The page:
Australia: Does A Dramatic Physiological Change Or Disturbance Fall Within The Definition Of An Injury Pursuant To The Safety, Rehabilitation And Compensation Act 1988?

Last Updated: 24 August 2009
Article by Natalie Fisher and Helen Woods

Decision date: 14 August 2009

Joanne A'Beckett v Comcare [2009] AATA 604

Administrative Appeals Tribunal – Melbourne Registry – No. 2006/007731

In Brief

  • The issues to be determined in this matter were whether:
    (a) The applicant suffered an injury as defined in the Safety, Rehabilitation and Compensation Act 1988 (the SRC Act);
    (b) If the applicant suffered an injury, did it result in his death; and
    (c) Whether the applicant died leaving a dependent, as that term is defined in the SRC Act.
  • The AAT determined that a pulmonary embolus suffered by the applicant amounted to a sudden and ascertainable or dramatic physiological change or disturbance of his normal physiological state and accordingly, fell within the definition of an injury within the meaning of the SRC Act. The AAT went on to find that the applicant's death was most likely caused by coronary artery disease and that there was no evidence drawing any form of link between the pulmonary embolism and coronary artery disease to find that applicant's injury resulted in his death. In view of this finding, the AAT found it unnecessary to determine the issue of dependency.


The applicant, Mr Brunt, was employed by the Australian Bureau of Statistics as an executive officer. On 14 November 2000, in company with two colleagues, Mr Brunt flew to Sydney from Melbourne to conduct visits related to work. While at the airport, one of Mr Brunt's colleagues found Mr Brunt sitting on a railing looking ashen, sweating and complaining of faintness and dizziness. Mr Brunt's condition did not improve over the next few days and accordingly, he decided to return to Melbourne on 16 November 2000. Upon his return to Melbourne, Mr Brunt was taken to see his family doctor who immediately arranged for Mr Brunt to be admitted to hospital. Mr Brunt was confirmed to have a pulmonary embolus following a scan.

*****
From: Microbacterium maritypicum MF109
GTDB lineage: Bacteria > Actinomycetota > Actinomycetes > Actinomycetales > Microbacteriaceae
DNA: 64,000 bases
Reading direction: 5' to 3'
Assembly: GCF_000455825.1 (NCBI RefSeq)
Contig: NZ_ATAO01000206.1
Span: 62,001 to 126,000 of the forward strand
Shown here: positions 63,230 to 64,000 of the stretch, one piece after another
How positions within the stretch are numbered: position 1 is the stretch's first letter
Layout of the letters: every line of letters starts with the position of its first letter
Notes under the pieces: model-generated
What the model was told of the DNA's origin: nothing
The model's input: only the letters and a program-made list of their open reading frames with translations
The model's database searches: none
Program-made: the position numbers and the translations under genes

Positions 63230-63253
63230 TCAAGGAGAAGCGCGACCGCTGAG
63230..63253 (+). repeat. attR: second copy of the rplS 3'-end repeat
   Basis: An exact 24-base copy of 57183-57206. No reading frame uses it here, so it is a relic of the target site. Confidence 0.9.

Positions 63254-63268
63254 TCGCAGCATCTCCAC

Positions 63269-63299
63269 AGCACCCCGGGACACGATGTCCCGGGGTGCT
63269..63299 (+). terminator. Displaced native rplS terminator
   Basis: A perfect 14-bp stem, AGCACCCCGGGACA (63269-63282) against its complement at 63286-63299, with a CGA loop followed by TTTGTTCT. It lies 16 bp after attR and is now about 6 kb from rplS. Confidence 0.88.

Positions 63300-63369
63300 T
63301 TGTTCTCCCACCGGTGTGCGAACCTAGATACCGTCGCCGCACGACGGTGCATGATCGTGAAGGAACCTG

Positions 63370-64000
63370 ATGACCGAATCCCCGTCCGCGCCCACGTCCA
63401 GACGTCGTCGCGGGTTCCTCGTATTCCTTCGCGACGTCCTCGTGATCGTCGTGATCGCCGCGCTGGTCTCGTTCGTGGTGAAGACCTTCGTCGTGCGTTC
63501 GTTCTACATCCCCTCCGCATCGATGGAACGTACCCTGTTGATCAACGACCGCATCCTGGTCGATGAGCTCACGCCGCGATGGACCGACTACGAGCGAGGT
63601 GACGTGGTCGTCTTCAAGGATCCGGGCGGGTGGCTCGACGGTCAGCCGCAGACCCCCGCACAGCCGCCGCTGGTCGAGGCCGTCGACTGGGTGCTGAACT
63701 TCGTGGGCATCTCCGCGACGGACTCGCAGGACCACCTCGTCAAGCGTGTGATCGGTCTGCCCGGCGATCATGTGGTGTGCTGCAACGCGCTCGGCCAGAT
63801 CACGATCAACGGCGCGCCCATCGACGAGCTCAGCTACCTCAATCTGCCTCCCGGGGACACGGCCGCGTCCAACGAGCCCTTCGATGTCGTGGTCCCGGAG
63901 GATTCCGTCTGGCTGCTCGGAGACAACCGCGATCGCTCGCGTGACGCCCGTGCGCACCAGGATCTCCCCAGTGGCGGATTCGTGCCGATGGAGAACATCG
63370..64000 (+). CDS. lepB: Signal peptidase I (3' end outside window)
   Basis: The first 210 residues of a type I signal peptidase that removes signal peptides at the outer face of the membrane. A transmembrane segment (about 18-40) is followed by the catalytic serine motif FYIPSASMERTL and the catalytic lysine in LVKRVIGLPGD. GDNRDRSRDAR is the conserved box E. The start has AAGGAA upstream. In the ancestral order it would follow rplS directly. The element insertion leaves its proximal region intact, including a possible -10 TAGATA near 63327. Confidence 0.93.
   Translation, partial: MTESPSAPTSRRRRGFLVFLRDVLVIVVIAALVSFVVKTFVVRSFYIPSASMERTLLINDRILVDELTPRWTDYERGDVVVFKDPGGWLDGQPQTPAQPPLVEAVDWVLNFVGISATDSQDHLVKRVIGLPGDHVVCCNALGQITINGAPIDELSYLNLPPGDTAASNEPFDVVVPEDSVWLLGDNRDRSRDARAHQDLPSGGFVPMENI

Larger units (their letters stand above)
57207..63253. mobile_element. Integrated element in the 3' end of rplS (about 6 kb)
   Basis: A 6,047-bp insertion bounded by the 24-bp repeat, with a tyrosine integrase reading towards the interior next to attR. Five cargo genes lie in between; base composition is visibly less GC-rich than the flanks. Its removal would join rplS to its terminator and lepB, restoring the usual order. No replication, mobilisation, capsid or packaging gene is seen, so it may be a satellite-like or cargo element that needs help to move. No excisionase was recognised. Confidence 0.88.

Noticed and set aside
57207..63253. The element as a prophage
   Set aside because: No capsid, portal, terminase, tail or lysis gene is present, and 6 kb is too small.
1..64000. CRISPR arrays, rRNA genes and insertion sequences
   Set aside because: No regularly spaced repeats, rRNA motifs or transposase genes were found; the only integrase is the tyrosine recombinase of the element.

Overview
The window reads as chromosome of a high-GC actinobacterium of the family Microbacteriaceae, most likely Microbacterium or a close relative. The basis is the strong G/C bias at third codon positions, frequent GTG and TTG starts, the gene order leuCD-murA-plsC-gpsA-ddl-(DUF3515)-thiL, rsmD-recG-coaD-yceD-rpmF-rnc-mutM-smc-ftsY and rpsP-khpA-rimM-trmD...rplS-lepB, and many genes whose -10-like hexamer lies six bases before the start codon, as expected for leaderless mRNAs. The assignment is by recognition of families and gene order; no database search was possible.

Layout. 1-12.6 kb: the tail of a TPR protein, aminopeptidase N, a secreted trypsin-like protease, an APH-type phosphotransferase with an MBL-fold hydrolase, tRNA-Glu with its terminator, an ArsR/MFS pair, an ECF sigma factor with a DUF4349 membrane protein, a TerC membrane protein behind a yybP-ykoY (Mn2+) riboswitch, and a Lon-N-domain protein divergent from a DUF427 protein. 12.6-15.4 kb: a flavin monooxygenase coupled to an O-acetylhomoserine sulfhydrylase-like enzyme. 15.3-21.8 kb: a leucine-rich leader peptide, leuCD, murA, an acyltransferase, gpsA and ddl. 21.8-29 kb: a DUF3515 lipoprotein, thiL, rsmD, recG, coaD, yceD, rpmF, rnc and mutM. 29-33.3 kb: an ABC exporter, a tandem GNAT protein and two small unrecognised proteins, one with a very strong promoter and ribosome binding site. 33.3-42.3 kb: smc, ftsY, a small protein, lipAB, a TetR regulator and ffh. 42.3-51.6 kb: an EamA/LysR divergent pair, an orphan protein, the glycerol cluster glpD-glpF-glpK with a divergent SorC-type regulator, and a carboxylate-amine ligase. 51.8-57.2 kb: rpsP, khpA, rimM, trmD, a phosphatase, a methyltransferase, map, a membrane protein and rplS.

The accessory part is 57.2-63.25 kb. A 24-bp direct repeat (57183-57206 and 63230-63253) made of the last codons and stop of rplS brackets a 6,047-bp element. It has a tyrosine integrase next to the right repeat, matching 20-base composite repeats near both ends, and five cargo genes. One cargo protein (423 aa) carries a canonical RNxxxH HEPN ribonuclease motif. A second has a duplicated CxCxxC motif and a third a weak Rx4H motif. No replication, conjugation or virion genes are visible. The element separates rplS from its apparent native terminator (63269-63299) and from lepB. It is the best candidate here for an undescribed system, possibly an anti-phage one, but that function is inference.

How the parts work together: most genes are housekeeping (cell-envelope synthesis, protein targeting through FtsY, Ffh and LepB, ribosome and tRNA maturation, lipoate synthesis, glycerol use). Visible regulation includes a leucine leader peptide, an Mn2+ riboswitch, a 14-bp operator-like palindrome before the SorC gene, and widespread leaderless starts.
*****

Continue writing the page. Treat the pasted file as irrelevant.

The following day, 17 November 2000, Mr Brunt suffered a cardiopulmonary arrest. Mr Brunt was transferred to an operating theatre where the cardiothoracic surgeon cleared the clot. During the process, it was not possible to maintain adequate oxygenation and Mr Brunt suffered a hypoxic brain injury which resulted in significant cognitive impairment. On 20 February 2001, Mr Brunt's wife, Ms A'Beckett announced that she would be separating from Mr Brunt, nevertheless, she and her daughter continued to visit Mr Brunt at the rehabilitation centre. In late March 2001 Mr Brunt was discharged from the rehabilitation centre although State trustees were appointed to administer his affairs.

In 2003 Mr Brunt returned to Perth to live with his father. It appears that Mr Brunt left Perth to fly to Hong Kong on 21 July 2005. Ms A'Beckett did not hear from him again until his body was discovered in a hotel room in Bangkok on 1 September 2005. A translated autopsy report recorded Mr Brunt's cause of death as "mild haemorrhage under the membrane(s) of the brain with acute myocardial infarction caused by coronary artery disease".

On 20 December 2005, Ms A'Beckett lodged a claim with Comcare seeking compensation on behalf of Mr Brunt's daughter for a work-related death pursuant to s 17 of the SRC Act.

The first issue to be determined was whether Mr Brunt had suffered an injury pursuant to the SRC Act. Member Fice referred to the decision of the Full Court of the Federal Court of Australia in Australian Postal Corporation v Burch (1998) 156 ALR 483 in which the court was required to determine whether a stroke was a disease or an injury as those terms were defined in the SRC Act. The court held that Mr Burch's stroke was an injury as it was a disturbance of the normal physiological state or an ascertainable lesion or dramatic physiological change.

The evidence given by Mr Brunt's colleague was that he found Mr Brunt sitting on a railing looking ashen, sweating and complaining of faintness/dizziness shortly after their arrival at Sydney Airport on 14 November 2000. All of the medical practitioners agreed that these symptoms were consistent with a pulmonary embolism. Although this condition was described as a disease process, it was agreed that Mr Brunt suffered a sudden and identifiable pathological change at that point in time. Accordingly, Member Fice found that Mr Brunt suffered a sudden and ascertainable or dramatic physiological change or disturbance of his normal physiological state and which was distinct from the underlying disease, deep venous thrombosis. Member Fice therefore held that Mr Brunt suffered an injury shortly after his arrival at Sydney Airport on 14 November 2000.